Clinical Efficacy of Balance – Multicenter Study Results

- Gregory J. Golladay, MD

Despite long-term survivorship of contemporary total knee arthroplasty (TKA) components, 1 in 5 recipients of TKA are dissatisfied with their outcomes. Possible reasons for dissatisfaction include limited function or higher pain levels. There is also a discordance between patient expectations and achievable activity levels (Noble ref). One reason for dissatisfaction is a mismatch between patient expectations and achievable activity levels.1 Instability and stiffness significantly affect activity levels and symptoms, and as a result, account for a significant proportion of early revision surgeries.2

Activities such as low-impact sports require a stable, well-balanced knee. However, techniques used to assess and achieve a balanced TKA have been simple and subjective, with no standard definition of what constitutes a “balanced” knee. The surgeon attempts to create equally spaced rectangular gaps between the tibia and the femur at 0 and 90 degrees of flexion and then tests the stability of the knee using trial implants. These methods are not reproducible or quantifiable in a reliable way, which likely accounts for a significant portion of dissatisfied patients and early revisions. Recently, sensors have been developed to quantify soft tissue tension and balance in the knee, and to attempt to establish an objective definition of balance.

Multicenter Study Results

A three-year prospective multicenter study was conducted to clinically assess patients who had received Sensor-Assisted TKA. Surgeons from 8 centers in the United States performed TKA utilizing the same implant model, with technique according to their respective training and experience. After the surgeon judged that the knee was balanced, a nanosensor trial was placed into the joint and final loading values were captured for the medial and lateral compartments at 10, 45 and 90 degrees of flexion. Analysis of early patient reported outcomes measures (PROMs) at six months revealed that patients exhibiting a mediolateral loading differential less than 15 lbf. reported statistically significantly less pain, higher activity levels, and greater function than those with differentials beyond the 15 lbf. threshold.3 Regression analysis including other potential contributing variables (preoperative function, range of motion, age, demographic or physical variables, etc.) revealed that the only significant contributing variable associated with better outcomes is the state of soft tissue balance (< 15 lbf. mediolateral load differential at all three measured flexion angles).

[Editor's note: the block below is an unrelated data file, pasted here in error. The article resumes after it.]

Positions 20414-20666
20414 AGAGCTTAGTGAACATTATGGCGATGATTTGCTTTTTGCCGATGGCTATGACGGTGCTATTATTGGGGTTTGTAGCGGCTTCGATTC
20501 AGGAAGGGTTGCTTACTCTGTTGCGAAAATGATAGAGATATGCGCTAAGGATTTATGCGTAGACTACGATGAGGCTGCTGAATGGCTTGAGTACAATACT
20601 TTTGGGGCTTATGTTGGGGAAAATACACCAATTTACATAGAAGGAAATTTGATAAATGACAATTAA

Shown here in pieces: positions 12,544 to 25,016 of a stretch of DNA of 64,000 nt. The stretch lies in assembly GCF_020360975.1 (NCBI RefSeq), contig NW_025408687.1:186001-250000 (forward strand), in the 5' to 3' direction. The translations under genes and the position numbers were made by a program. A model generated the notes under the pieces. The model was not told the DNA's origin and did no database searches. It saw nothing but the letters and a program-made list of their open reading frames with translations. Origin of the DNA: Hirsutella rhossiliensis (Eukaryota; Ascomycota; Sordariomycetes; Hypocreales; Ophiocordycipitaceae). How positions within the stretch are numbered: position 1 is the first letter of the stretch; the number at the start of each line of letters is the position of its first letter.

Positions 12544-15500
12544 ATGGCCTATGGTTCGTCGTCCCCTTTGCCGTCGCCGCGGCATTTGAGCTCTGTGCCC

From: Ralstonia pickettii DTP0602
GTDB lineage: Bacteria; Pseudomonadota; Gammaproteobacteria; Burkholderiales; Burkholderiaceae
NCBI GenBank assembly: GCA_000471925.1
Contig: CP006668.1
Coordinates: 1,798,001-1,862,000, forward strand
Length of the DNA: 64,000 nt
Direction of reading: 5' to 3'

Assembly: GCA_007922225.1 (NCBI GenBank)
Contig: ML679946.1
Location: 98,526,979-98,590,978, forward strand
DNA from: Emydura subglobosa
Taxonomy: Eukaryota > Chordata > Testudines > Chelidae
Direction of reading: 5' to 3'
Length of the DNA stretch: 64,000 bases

Activity Level Graph for Sensor-Assisted Knee Replacement Comparing Balanced Patients to Unbalanced Patients              KSS Function Graph for Sensor-Assisted Knee Replacement Comparing Balanced and Unbalanced Patients

KSS Pain Score Graph for Sensor-Assisted Knee Replacement Comparing Balanced and Unbalanced Patients              WOMAC Scores Graph for Sensor-Assisted Knee Replacement Comparing Balanced and Unbalanced Patients

The same trends were reported at one and two years with the same group of patients and the same PROMs.4 Further, balanced patients were found to score significantly higher on a seven-item satisfaction survey using a five-point Likert scale at 1 year than the group of unbalanced patients, with an overall satisfaction rate of >97%, which is higher than any other published TKA study reporting on patient satisfaction to date.5

The results from this multicenter prospective study are unique, representing the first published attempts at quantifying a definition of soft tissue balance during TKA, through a range of motion. Since the time of publication of these results, independently conducted evaluations of this definition of balance have been confirmatory.6,7 Taken together, these studies demonstrate that that the clinical efficacy of TKA is highly dependent on proper soft tissue balance, defined as a mediolateral load differential of <15lbf.

Learn more about the definition of balance in TKA.

Questions? Contact us by completing this form or comment below.

Dr. Gregory J. Golladay is a paid consultant to OrthoSensor, Inc.


  1. Noble et al. The John Insall Award: Patient expectations affect satisfaction with total knee arthroplasty. Clin Orthop Relat Res. 2006 Nov;452:35-43.
  2. Fehring TK, Valadie AL (1994). Knee instability after total knee arthroplasty. Clin Orthop Relat Res. 299:157-62.
  3. Gustke KA, Golladay GJ, Roche MW, Elson LC, Anderson CR (2014). A new method for defining balance: promising short-term outcomes of sensor-guided TKA. J Arthroplasty. 29: 955-960.
  4. Gustke KA, Golladay GJ, Roche MW, Elson LC, Anderson CR (2014). Primary TKA patients with quantifiably balanced soft-tissue achieve significant clinical gains sooner than unbalanced patients. Adv Orthop. 2014: 628695.
  5. Gustke KA, Golladay GJ, Roche MW, Elson LC, Anderson CR (2014). Increased satisfaction after total knee replacement using sensor-guided technology. Bone Joint J. 96-B(10): 1333-1338.
  6. Elmallah RK, Mistry JB, Cherian JJ, Chughtai M, Bhave A, Roche MW, Mont MA (2016). Can we really “feel” a balanced total knee arthroplasty? J Arthroplasty. 31: 5102-5105.
  7. Chow et al. The Use of Intraoperative Sensors Significantly Increases the Patient-Reported Rate of Improvement in Primary Total Knee Arthroplasty. Orthopedics. 2017
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